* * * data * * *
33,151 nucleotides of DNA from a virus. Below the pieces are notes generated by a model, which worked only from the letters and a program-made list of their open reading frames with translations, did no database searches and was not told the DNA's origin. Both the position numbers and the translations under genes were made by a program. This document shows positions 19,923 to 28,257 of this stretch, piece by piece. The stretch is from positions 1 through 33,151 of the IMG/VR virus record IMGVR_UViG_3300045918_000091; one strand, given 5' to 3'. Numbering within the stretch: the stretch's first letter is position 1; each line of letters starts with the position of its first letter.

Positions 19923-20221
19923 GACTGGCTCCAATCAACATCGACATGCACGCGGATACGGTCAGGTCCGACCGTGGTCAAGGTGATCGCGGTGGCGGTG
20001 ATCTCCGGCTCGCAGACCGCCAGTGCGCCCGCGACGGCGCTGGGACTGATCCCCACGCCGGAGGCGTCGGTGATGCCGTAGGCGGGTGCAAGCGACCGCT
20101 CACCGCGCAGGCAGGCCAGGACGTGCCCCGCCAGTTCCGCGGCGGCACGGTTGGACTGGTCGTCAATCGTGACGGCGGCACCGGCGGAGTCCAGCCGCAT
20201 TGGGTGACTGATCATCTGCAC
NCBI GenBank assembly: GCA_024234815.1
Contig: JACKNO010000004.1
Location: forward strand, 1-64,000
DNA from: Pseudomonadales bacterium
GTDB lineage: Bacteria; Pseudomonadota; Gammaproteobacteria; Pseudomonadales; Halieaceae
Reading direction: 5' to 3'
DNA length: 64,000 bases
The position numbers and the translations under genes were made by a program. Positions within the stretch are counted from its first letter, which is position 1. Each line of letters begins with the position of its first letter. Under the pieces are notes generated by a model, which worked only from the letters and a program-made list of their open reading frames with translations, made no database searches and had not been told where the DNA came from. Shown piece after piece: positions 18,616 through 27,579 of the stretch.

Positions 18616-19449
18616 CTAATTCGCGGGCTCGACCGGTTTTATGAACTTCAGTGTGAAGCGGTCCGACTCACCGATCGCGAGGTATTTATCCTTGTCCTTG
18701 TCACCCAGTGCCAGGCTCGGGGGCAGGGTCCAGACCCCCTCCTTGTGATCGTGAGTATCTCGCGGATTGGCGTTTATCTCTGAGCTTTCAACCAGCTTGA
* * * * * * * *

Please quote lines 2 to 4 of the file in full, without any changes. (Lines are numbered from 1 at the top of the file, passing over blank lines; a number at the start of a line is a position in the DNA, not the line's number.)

Positions 19923-20221
19923 GACTGGCTCCAATCAACATCGACATGCACGCGGATACGGTCAGGTCCGACCGTGGTCAAGGTGATCGCGGTGGCGGTG
20001 ATCTCCGGCTCGCAGACCGCCAGTGCGCCCGCGACGGCGCTGGGACTGATCCCCACGCCGGAGGCGTCGGTGATGCCGTAGGCGGGTGCAAGCGACCGCT